INSTITUTE FOR EXCELLENCE IN
NAME :- SHIVAM SINGH
CLASS :- B.Sc. 3rd YEAR
SUBJECT :- ENGLISH
TOPIC :- ENGLISH GRAMMER
This is to certify that Shivam Singh
student of class B.Sc.chemistry(h)
maths(s)lll year has successfully
completed their English Assignment
I would like to express my special thanks of
gratitude to Our English teacher Dr. Veena Mam
for her able guidance and support in comple Our
Assignment . I would also like to extend gratitude
to the Director Sir Dr. Pragyesh Agrawal Sir and
the Head of Chemistry and English . Department
for providing able guidance for the completion of
Modals and Auxiliaries
• Modal verbs show possibility, intent, ability, or
necessity. Because they’re a type of auxiliary verb
(helper verb), they’re used together with the
main verb of the sentence. Common examples
include can, should, and must.
• MOST COMMON MODALS:- can , might , could ,
should , will , must .
There are nine modal auxiliary verbs: shall,
should, can, could, will, would, may, must, might.
There are also quasi-modal auxiliary verbs: ought
to, need to, has to. Why only quasi? Because the
nine modals sit before the base form: I shall go, I
could go, etc., but with ought/need/has we have to
insert a to: I ought to go, it needs to be done, it
has to be April (said at the onset of a shower,
A further distinction is to be made between
epistemic and deontic modals, which
distinguish between possibility one the one
hand and obligation on the other. Consider the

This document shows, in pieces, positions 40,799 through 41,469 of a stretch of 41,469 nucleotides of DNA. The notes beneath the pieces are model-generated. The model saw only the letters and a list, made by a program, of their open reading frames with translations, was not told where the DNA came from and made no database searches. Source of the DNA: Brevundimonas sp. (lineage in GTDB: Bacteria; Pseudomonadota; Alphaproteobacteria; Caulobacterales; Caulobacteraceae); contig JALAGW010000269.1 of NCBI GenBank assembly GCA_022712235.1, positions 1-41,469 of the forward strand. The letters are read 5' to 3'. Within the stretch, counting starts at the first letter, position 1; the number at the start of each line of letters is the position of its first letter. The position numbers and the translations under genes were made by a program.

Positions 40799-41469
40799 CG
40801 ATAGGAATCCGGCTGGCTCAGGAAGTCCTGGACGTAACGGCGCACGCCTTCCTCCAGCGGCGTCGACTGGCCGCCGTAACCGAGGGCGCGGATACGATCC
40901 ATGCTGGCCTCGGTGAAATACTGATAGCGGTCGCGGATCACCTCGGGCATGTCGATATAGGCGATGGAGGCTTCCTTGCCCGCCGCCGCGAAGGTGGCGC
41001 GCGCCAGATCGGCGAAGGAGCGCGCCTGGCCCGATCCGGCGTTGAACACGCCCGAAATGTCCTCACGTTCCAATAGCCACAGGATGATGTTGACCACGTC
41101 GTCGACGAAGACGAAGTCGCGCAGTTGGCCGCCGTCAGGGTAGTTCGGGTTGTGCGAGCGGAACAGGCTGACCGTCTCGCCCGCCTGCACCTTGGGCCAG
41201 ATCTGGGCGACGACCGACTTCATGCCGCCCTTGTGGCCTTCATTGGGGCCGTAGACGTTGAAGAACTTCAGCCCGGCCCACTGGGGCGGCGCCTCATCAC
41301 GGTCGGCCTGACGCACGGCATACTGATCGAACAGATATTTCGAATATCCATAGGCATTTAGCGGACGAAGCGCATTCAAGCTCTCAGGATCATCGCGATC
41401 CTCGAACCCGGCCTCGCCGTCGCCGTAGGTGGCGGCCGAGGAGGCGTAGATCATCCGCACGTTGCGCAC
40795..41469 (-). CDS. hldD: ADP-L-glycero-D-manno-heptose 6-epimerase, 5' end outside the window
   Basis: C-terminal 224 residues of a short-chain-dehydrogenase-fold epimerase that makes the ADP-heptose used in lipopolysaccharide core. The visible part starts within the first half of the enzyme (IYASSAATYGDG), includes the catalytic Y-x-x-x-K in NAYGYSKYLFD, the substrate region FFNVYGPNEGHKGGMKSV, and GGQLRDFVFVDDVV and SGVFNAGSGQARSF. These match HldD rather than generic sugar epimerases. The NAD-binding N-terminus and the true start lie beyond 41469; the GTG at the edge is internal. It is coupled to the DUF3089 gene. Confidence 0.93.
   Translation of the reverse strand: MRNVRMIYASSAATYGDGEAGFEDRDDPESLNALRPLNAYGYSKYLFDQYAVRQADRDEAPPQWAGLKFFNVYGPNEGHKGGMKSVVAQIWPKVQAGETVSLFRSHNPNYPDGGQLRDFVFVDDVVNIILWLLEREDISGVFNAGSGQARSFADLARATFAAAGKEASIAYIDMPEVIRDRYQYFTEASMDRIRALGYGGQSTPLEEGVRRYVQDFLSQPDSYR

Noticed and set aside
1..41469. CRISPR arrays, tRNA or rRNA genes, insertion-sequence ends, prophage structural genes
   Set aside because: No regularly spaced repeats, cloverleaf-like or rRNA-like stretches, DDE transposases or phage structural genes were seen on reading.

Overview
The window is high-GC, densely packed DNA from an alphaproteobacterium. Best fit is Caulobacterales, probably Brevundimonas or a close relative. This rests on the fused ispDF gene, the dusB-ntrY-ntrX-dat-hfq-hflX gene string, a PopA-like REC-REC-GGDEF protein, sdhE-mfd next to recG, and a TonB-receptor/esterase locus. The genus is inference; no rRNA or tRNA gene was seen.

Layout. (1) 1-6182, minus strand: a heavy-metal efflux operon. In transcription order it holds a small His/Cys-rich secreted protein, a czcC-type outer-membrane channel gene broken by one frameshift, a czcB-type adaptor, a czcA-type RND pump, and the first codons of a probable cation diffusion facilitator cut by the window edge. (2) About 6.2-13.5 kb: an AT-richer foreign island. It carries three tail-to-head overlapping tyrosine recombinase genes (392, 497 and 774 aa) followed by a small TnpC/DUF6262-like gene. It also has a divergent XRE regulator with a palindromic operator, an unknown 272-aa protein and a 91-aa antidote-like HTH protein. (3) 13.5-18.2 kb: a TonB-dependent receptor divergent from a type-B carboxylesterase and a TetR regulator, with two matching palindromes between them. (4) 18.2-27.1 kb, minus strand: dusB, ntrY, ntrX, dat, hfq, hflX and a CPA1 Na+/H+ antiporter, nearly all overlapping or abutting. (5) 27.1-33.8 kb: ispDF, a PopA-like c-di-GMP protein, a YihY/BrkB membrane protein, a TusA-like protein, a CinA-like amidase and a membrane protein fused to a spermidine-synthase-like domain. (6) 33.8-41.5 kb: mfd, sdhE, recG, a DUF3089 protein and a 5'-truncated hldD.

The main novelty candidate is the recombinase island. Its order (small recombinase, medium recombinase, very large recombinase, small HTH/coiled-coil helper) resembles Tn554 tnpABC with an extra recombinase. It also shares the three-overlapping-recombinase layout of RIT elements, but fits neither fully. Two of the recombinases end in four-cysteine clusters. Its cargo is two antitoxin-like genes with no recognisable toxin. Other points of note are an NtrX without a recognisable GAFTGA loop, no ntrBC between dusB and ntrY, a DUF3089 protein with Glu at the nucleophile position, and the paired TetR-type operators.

following: “the importance of time and patience
cannot be underestimated”. Cannot is used in
its deontic (obligation) sense, meaning that we
must not underestimate the importance of time
and patience. But consider “the importance of
time and patience cannot be overestimated”.
Here, cannot is used in its epistemic
(possibility) sense, meaning that it is not
possible to overestimate the importance of time
and patience, that importance being so great.
WHAT ARE ACTIVE AND PASSIVE
In the active voice, the sentence’s subject performs the
action on the action’s target. In the passive voice, the
target of the action is the main focus, and the verb acts
upon the subject. There are numerous differences
between the two grammatical voices, but the most
important is that the active voice is clearer and more
direct, while the passive voice is subtler and can feel
What is Direct & Indirect Speech?
When we want to describe what someone said, one
option is to use direct speech. We use direct speech
when we simply repeat what someone says, putting the
phrase between speech marks:
Paul came in and said, “I’m really hungry.”
When we want to report what someone said without
speech marks and without necessarily using exactly
the same words, we can use indirect speech (also called
The same words spoken are quoted indirect Speech. If
we use Direct Speech in writing, we bring the words
spoken between quotation marks (“ “) and leave them
alone. We may be reporting something that is being said
(for example, a phone conversation) or asking someone
about a previous conversation later.
Nirmal said, “There’s a dog outside the window.”
Mahima says, “What time will you be home?”
Supriya said, “I don’t know!”
When we use reported or Indirect Speech to speak about
the past, we generally change the tense of the words we
say. We use reporting verbs like ‘say,’ ‘tell,’ and ‘ask,’ and
we can introduce the reported words with the word
‘that.’ There are no inverted commas in this sentence.
Mahima said that she had seen him.
Nirmal said he was looking forward to playing in the
match on Saturday.
PHRASES , IDIOMS AND
An idiom is a phrase that has a meaning of its own
that cannot be understood from the meanings of its
A proverb is a short popular saying that gives advice
about how people should behave or that expresses a
belief that is generally thought to be true.
I hereby declare that I have Completed my assignment
with the help of lecture given by our subject teacher Dr.
Veena Man ‘ and also with the help of following google